Interview with Acting Commissioner McAleenan

*This is the second entry in our EC 2017 Trade Symposium Series. Our first entry discussed the opening remarks and missions priorities as set out by Executive Assistant Commissioner, Brenda Smith.

​U.S. Customs and Border Protection (CBP) Acting Commissioner, Kevin McAleenan, was interviewed by Geoff Powell, President of the National Customs Brokers and Forwarders Association of America (NCBFAA).

The Acting Commissioner discussed the need to make additional progress on the Trade Facilitation and Trade Enforcement Act (TFTEA) provisions and consider future phases of trade facilitation efforts beyond completion of the Automated Commercial Environment (ACE) and the Trusted Trader program currently in development.

When asked what keeps him up at night with respect to CBP’s trade mission, McAleenan responded air cargo attacks via explosives in small packages and the illegal shipment of dangerous opioids, including fentanyl through the mail; which are both significant problems associated with e-commerce.

He also referenced the need for continuity and maintenance of technology services, such as ACE that facilitate trade, as well as hiring a sufficient number of CBP Officers as two key mission support services need to support trade processing operations.

E-Commerce Challenges

Regarding CBP’s challenges with processing small shipments of e-commerce packages, McAleenan called it “the biggest shift in decades”. More advance data is needed to manage risk on air cargo, particularly shipments via the U.S. Postal Service, and better scanning and detection of harmful substances, particularly fentanyl would be a critical tool for CBP to have if technology manufacturers are able to develop it. The Commercial Operations Advisory Committee (COAC), a group of trade industry members authorized to advise CBP on relevant policies, has formed a working group to help CBP formulate a strategy for handling e-commerce challenges.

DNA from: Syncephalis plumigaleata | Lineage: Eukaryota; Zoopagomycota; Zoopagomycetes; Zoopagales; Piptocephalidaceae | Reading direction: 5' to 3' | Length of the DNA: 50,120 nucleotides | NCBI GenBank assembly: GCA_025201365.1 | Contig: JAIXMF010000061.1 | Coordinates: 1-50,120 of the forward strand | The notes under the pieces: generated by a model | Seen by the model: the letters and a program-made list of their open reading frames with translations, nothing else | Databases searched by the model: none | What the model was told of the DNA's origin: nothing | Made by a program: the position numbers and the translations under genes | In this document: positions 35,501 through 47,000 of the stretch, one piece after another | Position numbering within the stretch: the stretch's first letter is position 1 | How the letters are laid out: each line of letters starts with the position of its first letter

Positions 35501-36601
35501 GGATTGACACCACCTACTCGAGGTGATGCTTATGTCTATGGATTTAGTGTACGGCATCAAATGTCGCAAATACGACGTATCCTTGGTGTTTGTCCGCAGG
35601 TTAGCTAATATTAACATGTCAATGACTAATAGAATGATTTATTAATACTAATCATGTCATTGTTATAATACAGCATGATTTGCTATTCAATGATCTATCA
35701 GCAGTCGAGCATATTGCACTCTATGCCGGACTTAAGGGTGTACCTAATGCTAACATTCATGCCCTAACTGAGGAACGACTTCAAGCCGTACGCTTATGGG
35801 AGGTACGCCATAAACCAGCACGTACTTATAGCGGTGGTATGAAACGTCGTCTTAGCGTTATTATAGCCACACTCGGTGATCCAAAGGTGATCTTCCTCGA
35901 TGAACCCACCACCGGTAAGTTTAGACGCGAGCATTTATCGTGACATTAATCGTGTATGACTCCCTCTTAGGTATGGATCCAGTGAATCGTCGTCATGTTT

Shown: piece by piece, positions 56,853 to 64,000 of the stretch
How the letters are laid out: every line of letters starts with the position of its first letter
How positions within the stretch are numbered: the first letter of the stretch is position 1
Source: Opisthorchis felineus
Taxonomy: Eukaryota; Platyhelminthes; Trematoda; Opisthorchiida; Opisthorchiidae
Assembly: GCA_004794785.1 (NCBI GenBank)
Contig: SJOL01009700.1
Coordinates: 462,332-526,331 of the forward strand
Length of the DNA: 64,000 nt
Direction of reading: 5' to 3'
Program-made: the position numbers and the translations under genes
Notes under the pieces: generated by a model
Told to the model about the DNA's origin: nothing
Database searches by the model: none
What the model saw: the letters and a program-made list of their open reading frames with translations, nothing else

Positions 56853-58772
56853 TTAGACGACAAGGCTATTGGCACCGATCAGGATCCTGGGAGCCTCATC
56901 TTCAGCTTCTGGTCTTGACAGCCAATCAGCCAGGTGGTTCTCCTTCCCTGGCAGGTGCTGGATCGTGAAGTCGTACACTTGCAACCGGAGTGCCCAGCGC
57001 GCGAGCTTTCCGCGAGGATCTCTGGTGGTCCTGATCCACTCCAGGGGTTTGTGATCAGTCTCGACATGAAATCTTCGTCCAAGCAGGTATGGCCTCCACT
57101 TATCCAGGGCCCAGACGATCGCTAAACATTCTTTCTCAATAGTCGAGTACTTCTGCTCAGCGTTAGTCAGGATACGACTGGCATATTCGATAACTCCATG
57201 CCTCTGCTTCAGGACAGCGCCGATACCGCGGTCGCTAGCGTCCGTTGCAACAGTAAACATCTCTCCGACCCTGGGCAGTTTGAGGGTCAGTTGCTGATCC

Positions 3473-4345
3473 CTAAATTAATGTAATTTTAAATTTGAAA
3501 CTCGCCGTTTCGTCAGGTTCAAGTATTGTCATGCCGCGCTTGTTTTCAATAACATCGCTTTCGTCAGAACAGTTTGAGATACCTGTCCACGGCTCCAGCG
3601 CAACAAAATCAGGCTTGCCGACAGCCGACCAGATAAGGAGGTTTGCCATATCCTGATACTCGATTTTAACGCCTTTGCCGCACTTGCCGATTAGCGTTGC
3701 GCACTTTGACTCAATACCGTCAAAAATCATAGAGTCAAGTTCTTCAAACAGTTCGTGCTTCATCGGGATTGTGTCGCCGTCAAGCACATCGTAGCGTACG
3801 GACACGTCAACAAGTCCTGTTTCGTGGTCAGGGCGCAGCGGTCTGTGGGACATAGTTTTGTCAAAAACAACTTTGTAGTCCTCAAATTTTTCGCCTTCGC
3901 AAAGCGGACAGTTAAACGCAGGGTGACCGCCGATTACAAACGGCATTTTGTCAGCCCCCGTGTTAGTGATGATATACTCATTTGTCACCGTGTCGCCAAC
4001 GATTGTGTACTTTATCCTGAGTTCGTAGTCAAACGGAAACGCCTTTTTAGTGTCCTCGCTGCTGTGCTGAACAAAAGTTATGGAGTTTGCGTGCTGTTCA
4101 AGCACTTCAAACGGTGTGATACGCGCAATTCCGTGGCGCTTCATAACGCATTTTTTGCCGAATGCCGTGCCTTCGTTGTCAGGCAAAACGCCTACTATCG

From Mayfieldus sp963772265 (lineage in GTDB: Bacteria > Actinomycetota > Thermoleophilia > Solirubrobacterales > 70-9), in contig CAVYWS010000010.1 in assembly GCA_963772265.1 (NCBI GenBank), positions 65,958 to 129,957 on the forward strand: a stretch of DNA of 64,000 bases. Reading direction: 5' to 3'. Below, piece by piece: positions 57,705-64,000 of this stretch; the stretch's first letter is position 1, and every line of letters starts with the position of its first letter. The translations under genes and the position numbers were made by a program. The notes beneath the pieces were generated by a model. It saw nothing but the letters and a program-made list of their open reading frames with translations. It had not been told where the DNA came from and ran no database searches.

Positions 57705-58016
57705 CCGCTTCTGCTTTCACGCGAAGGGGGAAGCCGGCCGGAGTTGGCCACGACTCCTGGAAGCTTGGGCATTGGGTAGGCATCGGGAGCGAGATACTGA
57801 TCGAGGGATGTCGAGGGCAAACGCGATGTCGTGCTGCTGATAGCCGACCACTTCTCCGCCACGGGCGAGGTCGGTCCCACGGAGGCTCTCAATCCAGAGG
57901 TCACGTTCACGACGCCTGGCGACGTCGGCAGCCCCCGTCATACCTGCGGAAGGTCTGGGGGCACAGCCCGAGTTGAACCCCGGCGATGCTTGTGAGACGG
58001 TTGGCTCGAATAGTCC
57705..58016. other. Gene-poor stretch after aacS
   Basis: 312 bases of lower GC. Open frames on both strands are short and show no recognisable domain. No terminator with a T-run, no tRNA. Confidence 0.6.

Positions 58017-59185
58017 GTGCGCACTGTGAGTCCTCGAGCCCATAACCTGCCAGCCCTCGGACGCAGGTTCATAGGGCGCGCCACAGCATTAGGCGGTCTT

Automated Commercial Environment (ACE)

Regarding ACE, the Acting Commissioner stated that core functionality should be completed in February 2018. Beyond that, the Border Interagency Executive Council (BIEC), of which CBP is a lead member, would work with other Participating Government Agencies (PGAs) to help continue to build the U.S. Single Window (aka the International Trade Data System), of which ACE serves as the backbone.

Regarding other future initiatives, McAleenan discussed:

  •  Unified Cargo Processing (UCP), where inspections- primarily in the rail and truck land border environment- are conducted simultaneously or jointly by U.S. CBP Officers and their Mexican or Canadian counterparts. He referenced 11 such projects currently underway on the U.S./Mexico border and plans to expand UCP operations to the Northern Border.
    • He noted momentum on binational initiatives was being gained in working with Mexico and Canada. He credited Field locations with having spearheaded many of these initiatives themselves.
  • Non-Intrusive Inspection (NII) centralized image processing– sometimes referred to as ‘common viewer’- where NII images of containers or conveyances can be shared across multiple locations for enhanced adjudication.
  • Aqua Lanes: Which allow ships to begin unloading earlier than they typically have been, which could save the industry hundreds of millions of dollars in 2018.
  • Refined Radiation Portal Monitors (RPMs): CBP is rebuilding the RPM algorithms to reduce the number of false positive alarms.

Combating Forced Labor

On the issue of keeping products made with forced labor from being imported into the U.S., Mr. Powell noted this was an especially challenging area for CBP to balance enforcement and facilitation as the agency tries to serve the interests of forced labor victims and responsible manufacturers simultaneously. Enforcing against the importation of forced labor products is a key provision of the TFTEA.

A key problem for importers in identifying forced labor goods in their supply chain is that the violations are usually occurring with the tier 2, 3, or 4 suppliers and not the primary manufacturer that they interact with. McAleenan noted that the trade community and CBP need intelligence deeper into the supply chain overseas to identify where these violations are occurring.  CBP has begun to issue withholding orders on certain goods since the TFTEA went into place, and expects importers to police their supply chains to keep forced labor goods out. 

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